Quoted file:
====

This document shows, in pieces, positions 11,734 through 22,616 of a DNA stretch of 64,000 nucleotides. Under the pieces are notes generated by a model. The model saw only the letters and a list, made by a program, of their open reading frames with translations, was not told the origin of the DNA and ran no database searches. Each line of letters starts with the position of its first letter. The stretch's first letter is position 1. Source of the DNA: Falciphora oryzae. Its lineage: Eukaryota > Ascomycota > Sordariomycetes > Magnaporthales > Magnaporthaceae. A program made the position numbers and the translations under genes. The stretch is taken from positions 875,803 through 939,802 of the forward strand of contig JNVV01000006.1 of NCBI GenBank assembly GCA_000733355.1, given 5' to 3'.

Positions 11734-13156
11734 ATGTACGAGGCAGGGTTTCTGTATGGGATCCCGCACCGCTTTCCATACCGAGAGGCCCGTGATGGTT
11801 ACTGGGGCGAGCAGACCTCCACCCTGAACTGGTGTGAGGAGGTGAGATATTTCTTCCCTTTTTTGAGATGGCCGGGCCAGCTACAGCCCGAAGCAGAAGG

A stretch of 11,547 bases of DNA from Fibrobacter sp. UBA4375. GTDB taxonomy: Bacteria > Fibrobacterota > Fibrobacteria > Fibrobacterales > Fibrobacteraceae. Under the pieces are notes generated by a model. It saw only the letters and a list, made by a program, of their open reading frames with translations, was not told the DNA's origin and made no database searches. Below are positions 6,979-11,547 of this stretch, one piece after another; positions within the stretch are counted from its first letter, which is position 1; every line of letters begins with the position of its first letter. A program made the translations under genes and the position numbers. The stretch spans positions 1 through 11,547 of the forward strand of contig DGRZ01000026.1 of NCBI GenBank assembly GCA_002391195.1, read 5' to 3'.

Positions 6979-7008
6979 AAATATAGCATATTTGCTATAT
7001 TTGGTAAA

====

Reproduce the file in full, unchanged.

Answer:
This document shows, in pieces, positions 11,734 through 22,616 of a DNA stretch of 64,000 nucleotides. Under the pieces are notes generated by a model. The model saw only the letters and a list, made by a program, of their open reading frames with translations, was not told the origin of the DNA and ran no database searches. Each line of letters starts with the position of its first letter. The stretch's first letter is position 1. Source of the DNA: Falciphora oryzae. Its lineage: Eukaryota > Ascomycota > Sordariomycetes > Magnaporthales > Magnaporthaceae. A program made the position numbers and the translations under genes. The stretch is taken from positions 875,803 through 939,802 of the forward strand of contig JNVV01000006.1 of NCBI GenBank assembly GCA_000733355.1, given 5' to 3'.

Positions 11734-13156
11734 ATGTACGAGGCAGGGTTTCTGTATGGGATCCCGCACCGCTTTCCATACCGAGAGGCCCGTGATGGTT
11801 ACTGGGGCGAGCAGACCTCCACCCTGAACTGGTGTGAGGAGGTGAGATATTTCTTCCCTTTTTTGAGATGGCCGGGCCAGCTACAGCCCGAAGCAGAAGG

A stretch of 11,547 bases of DNA from Fibrobacter sp. UBA4375. GTDB taxonomy: Bacteria > Fibrobacterota > Fibrobacteria > Fibrobacterales > Fibrobacteraceae. Under the pieces are notes generated by a model. It saw only the letters and a list, made by a program, of their open reading frames with translations, was not told the DNA's origin and made no database searches. Below are positions 6,979-11,547 of this stretch, one piece after another; positions within the stretch are counted from its first letter, which is position 1; every line of letters begins with the position of its first letter. A program made the translations under genes and the position numbers. The stretch spans positions 1 through 11,547 of the forward strand of contig DGRZ01000026.1 of NCBI GenBank assembly GCA_002391195.1, read 5' to 3'.

Positions 6979-7008
6979 AAATATAGCATATTTGCTATAT
7001 TTGGTAAA